The inspirational story of Nise da Silveira, who waged a passionate fight in Brazil to change attitudes about how to treat the mentally ill, is told dramatically in “Nise: The Heart of Madness,” directed by Roberto Berliner. The doctor is played dynamically by Glória Pires, who captures her determination to prove her concepts right.

The doctor is appalled when she joins a mental hospital and finds lobotomies and electroshock treatment the order of the day in 1940s. She believes that occupational therapy makes more sense and is more humane. Bucking the system, she discovers that mentally ill patients can find expression through painting, and she is amazed at some of the results. So is a prominent art critic, and this leads to an exhibition that proves the point.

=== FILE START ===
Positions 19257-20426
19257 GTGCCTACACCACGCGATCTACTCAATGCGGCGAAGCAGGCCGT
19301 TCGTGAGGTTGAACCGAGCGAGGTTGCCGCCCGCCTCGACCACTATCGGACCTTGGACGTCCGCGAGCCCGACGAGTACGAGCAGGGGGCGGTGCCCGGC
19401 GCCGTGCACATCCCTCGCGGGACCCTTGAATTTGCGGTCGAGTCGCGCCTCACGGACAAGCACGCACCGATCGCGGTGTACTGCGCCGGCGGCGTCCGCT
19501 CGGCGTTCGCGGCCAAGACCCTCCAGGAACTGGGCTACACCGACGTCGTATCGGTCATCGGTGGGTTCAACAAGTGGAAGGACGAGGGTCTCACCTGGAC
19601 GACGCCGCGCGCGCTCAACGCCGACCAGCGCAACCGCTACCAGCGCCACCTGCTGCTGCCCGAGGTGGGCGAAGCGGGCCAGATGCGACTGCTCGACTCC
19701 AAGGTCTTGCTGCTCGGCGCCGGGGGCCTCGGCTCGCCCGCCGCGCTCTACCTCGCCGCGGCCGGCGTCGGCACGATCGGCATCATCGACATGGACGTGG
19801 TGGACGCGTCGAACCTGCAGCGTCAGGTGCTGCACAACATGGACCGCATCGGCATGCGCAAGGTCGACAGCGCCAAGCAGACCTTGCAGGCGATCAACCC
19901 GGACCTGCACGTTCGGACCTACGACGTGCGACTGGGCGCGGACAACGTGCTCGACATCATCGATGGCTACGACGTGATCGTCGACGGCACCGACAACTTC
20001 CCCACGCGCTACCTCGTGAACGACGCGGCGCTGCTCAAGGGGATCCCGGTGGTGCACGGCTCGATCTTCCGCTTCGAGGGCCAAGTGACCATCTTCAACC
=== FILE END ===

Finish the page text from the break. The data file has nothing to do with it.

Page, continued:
We see some of the gravely mentally ill who improve under Dr. da Silveira’s care, and we see the hostility on the part of entrenched doctors who see her as a threat and try to sabotage her work. Da Silveira gives her patients as much free rein as possible despite the danger of destructive outbursts. But she doesn’t waiver in her view that patients should be treated as human beings and not as asylum inmates who can be calmed by destroying part of their brains in surgery. We witness the depth of expressions of love they demonstrate when given pets to care for in their living quarters.

Thus the film dramatizes fascinating experiments, and at the end we meet the real Dr. da Silveira at the age of 94, who has some charged comment. She died shortly thereafter in 1999. The film stands as a monument to her ideas, courage and correctness. A Strand Releasing release. Reviewed April 28, 2017.

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